There was optimism that the new car market would bounce back in September and give a much-needed boost in registrations. However, the reality was underwhelming, with the SMMT reporting that new car registration fell by 4.4%. On the face of it, a 4.4% reduction was not bad considering the continuing Coronavirus pandemic, and the ever-changing array of restrictions affecting consumers up and down the country. However, set against poor September results in 2018 and 2019, (down 20.5% and up 1.3% respectively) it was not a good result. That said, it was the largest volume month of the year so far and does indicate that consumers have enough confidence to make big ticket purchases. The year to date position is now 33.2% lower than last year.
The wholesale used car market continues to impress. Although we are beginning to see hammer prices easing slightly, as more stock enters auction halls, the average first time conversion rate increased in September by two percentage points to 85%. For the second consecutive month, younger cars have outperformed the average, with the first-time conversion rate of cars up to two and a half years of age being 88%.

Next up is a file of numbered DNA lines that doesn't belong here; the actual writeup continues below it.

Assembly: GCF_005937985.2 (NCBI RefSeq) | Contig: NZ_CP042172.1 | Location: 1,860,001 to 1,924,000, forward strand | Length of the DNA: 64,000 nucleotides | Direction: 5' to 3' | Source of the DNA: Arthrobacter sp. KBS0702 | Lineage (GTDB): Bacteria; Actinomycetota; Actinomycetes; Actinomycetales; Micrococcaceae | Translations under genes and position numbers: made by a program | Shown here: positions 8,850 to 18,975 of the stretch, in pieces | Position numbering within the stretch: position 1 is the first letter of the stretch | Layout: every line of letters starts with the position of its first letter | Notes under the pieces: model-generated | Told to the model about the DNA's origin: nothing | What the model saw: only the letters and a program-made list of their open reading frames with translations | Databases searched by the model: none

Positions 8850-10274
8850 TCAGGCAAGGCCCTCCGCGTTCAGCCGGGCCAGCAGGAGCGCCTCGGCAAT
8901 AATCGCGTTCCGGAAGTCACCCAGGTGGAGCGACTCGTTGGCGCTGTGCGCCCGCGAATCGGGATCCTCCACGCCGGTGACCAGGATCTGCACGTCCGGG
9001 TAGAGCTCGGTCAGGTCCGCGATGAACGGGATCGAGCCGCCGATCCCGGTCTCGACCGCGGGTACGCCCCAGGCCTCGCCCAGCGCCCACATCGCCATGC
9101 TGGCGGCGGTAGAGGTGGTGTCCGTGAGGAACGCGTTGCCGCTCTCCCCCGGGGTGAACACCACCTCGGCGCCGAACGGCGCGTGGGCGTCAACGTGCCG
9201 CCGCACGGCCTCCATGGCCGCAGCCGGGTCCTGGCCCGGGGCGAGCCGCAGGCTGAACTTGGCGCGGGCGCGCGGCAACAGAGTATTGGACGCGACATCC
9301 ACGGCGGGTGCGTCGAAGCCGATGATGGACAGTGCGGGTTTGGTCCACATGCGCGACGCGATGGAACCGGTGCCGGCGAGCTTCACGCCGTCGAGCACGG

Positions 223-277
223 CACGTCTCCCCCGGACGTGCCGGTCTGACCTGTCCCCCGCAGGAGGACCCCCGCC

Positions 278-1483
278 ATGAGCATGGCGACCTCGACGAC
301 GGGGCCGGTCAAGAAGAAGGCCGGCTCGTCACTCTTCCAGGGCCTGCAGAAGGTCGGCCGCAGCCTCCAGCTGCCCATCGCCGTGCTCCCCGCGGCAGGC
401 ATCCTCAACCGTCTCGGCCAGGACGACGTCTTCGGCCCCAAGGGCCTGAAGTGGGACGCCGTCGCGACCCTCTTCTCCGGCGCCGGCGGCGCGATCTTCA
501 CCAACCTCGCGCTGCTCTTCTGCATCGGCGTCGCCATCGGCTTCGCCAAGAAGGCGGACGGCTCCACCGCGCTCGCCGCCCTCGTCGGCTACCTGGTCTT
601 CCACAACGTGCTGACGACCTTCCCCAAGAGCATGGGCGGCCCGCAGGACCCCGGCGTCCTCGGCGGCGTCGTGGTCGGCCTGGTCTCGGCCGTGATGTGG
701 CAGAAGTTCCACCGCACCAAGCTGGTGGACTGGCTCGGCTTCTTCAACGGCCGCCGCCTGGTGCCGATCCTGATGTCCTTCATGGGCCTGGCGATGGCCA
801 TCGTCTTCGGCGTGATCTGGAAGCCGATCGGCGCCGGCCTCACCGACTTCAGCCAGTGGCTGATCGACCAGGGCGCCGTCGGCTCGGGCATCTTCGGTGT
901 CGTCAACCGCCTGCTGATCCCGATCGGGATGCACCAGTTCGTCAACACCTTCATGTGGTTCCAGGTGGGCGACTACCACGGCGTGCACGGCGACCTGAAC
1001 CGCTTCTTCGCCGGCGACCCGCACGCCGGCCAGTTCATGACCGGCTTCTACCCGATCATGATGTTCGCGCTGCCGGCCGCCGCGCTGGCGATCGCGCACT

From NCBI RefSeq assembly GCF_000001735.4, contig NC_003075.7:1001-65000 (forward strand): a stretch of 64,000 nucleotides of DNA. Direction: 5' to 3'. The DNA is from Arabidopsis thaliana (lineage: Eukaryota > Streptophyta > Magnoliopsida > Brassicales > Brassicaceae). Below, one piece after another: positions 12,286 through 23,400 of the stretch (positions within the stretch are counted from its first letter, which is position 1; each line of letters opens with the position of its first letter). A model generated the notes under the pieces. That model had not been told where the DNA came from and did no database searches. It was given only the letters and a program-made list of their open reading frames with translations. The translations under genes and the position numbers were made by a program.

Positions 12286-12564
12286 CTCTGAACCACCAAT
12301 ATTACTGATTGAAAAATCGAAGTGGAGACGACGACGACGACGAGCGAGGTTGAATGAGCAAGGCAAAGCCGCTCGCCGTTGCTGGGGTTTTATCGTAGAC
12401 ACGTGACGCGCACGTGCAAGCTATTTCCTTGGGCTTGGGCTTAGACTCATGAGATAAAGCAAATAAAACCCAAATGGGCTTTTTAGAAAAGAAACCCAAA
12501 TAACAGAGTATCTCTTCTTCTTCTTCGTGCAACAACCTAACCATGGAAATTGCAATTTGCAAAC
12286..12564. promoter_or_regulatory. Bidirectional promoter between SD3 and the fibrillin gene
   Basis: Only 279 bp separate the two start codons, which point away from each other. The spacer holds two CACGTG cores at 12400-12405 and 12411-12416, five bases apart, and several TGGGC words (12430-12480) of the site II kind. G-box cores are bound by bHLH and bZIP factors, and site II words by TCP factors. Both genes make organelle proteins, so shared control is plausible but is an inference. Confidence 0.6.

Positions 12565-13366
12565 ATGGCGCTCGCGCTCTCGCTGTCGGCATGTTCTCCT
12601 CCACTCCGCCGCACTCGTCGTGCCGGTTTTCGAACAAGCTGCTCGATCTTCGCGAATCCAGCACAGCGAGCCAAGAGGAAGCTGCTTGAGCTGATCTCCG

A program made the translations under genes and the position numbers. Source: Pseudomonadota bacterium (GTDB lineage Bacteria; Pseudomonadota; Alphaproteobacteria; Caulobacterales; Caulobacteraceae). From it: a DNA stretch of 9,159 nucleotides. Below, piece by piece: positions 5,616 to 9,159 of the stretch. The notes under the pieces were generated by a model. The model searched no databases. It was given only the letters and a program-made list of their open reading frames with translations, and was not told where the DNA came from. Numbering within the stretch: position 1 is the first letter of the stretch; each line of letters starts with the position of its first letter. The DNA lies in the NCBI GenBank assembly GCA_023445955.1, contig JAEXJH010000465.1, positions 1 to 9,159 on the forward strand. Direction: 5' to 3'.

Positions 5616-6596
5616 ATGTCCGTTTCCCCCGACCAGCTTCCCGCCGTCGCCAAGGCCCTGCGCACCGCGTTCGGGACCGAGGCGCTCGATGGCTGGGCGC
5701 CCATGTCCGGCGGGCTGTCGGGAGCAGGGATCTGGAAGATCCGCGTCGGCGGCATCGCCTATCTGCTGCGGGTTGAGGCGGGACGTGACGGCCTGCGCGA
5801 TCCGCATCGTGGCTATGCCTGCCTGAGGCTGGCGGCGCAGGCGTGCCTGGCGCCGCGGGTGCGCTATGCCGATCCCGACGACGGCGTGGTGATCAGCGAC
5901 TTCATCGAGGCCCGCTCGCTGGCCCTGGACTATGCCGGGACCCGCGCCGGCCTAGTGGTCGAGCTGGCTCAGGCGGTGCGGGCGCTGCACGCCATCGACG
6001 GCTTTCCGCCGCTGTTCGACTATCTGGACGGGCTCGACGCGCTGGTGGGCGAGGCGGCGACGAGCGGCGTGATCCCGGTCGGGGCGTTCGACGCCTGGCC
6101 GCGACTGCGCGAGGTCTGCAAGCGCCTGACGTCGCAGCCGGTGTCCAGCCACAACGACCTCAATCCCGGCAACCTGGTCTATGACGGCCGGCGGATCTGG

Feedback from dealers indicates that the used retail market remains strong and Glass’s Live Retail Data backs that up, showing that observations have stayed on par with the other post-lockdown months, and other key metrics like average days to sell and average discounts have fallen. In fact, the average days to sell a retail unit in September was 38 days, which is the lowest it has been for the last three and a half years.
Valuation accuracy remains a top priority for the Glass’s Editorial team. When Glass’s Trade values are compared retrospectively with auction hammer prices observed in September, they were within 0.7%.